The Coach House Country House.



Mount Congreve Gardens

Words can only convey a small impression of what Mount Congreve has to offer. To get a full appreciation of what has been achieved here in such a short time by Mr Ambrose Congreve, one has to visit the garden as the seasons unfold.

The gardens at Mount Congreve, Waterford, consist of around seventy acres of intensively planted woodland garden and a four acre walled garden. The owner, the late Mr Ambrose Congreve, was inspired by Mr Lionel de Rothschild’s exceptional garden at Exbury in Hampshire, England.

It was here that his interest in gardening was nurtured and he became infected with a passion and enthusiasm for plants such as Rhododendrons, Magnolias, Camellias and indeed many other floras from every continent in the world.

The entire collection consists of over three thousand different trees and shrubs, more than two thousand Rhododendrons, six hundred Camellias, three hundred Acer cultivars, six hundred conifers, two hundred and fifty climbers and fifteen hundred herbaceous plants.


Curraghmore House

Curraghmore House is situated in the lovely valley of the Clodagh river, which enters the estate at Lowry's Bridge and almost halves the land of Curraghmore.

For sheer grandeur and scale it would be hard to equal this great Waterford estate. Curraghmore House has a magnificent setting amid ancient oak woods and formal gardens.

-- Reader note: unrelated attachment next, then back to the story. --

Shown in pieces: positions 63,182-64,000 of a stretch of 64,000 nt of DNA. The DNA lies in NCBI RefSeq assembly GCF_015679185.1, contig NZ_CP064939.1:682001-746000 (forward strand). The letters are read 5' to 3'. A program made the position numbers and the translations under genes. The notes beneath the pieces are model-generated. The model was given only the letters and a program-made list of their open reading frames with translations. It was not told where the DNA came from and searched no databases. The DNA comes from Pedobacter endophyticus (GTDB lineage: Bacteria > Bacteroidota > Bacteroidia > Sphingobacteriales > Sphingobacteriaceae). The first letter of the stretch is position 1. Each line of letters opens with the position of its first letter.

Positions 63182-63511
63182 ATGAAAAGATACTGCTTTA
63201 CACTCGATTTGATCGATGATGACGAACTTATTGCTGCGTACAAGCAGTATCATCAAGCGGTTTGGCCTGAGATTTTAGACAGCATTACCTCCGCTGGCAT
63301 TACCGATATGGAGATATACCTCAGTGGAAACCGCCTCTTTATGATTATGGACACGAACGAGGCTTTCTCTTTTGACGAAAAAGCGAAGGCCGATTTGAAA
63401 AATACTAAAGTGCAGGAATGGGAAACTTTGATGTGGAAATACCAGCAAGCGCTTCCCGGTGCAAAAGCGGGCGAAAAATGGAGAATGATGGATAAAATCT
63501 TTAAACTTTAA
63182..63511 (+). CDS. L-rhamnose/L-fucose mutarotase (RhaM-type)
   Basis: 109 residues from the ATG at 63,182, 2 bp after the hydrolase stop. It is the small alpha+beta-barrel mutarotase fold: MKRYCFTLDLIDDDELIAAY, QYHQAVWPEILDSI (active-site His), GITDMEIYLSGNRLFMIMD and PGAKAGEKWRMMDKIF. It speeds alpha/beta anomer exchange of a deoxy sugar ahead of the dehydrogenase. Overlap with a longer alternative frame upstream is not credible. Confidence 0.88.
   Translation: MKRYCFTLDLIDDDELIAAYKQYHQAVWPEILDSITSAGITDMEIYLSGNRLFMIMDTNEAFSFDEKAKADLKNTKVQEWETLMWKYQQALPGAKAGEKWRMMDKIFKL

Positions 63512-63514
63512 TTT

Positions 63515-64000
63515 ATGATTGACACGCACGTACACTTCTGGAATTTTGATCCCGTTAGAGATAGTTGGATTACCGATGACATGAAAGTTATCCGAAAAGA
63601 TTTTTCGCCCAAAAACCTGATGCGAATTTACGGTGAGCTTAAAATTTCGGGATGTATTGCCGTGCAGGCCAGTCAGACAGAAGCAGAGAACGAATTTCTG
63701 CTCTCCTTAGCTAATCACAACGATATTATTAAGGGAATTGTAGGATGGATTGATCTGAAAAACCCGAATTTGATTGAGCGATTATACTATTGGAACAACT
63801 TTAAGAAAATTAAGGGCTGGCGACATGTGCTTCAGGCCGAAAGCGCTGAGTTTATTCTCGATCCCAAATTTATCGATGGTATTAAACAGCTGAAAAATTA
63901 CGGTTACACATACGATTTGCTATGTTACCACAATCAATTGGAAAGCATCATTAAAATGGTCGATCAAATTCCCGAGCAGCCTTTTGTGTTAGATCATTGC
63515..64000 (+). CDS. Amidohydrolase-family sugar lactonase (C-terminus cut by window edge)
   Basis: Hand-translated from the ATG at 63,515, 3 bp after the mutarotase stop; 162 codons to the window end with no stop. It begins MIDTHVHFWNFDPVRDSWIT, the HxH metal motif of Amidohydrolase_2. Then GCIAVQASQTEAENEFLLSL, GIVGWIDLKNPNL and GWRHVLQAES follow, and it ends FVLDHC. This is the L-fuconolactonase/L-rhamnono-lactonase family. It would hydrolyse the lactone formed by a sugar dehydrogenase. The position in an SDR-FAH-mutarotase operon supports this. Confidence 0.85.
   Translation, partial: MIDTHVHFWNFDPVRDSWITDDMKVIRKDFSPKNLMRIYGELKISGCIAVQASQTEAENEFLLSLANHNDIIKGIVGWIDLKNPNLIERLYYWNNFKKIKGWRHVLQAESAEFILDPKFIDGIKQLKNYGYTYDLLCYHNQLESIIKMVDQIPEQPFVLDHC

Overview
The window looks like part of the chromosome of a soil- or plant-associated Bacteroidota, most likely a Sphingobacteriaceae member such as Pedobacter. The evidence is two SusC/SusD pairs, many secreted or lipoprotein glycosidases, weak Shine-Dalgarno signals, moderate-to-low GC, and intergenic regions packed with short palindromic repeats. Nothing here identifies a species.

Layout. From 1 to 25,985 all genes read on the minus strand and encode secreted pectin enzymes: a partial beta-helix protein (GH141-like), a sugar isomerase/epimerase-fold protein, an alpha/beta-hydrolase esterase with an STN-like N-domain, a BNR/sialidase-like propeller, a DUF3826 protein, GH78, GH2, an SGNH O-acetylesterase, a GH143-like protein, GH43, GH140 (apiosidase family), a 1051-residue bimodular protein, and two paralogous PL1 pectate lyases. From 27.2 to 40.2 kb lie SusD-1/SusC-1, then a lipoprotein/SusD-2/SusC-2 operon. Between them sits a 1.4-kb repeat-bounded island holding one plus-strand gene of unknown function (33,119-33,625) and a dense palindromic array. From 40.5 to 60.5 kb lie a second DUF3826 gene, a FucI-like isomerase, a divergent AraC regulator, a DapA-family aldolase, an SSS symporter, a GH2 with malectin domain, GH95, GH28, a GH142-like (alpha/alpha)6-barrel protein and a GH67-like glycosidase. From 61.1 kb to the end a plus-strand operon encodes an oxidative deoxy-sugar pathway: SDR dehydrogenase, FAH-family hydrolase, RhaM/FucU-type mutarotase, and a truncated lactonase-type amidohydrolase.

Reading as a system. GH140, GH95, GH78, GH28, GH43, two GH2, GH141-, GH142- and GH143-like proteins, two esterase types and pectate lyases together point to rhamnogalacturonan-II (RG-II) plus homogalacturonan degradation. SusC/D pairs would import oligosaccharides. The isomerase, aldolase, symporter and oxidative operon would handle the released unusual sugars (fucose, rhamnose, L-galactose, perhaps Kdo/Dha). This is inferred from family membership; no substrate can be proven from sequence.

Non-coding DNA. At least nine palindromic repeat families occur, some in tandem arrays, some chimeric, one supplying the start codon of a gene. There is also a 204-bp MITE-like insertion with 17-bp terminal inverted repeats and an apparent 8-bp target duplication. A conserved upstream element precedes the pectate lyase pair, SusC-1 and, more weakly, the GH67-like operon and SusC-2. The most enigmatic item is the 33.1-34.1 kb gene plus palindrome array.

The Curraghmore estate offers the visitor a delightful array of attractions and places of interest to explore

The grounds of Curraghmore House, were laid out by the first de la Poer - Beresford Earl of Tyrone around 1750 and provide a splendid example of an eighteenth-century romantic landscape, with the house as its centrepiece.

Behind the house is the garden in the French manner designed by Louisa, third Lady Waterford. Its formal terraces, with balustrades and statuary, overlook a man-made lake.

To the west a vista through the woods stretches off to infinity.

Hidden in a shrubbery is the enchanting Shell House, created by Catherine Countess of Tyrone, with 'her proper' hands in 1754.


There are many more gardens to visit in the area , a comprehensive list can be found here.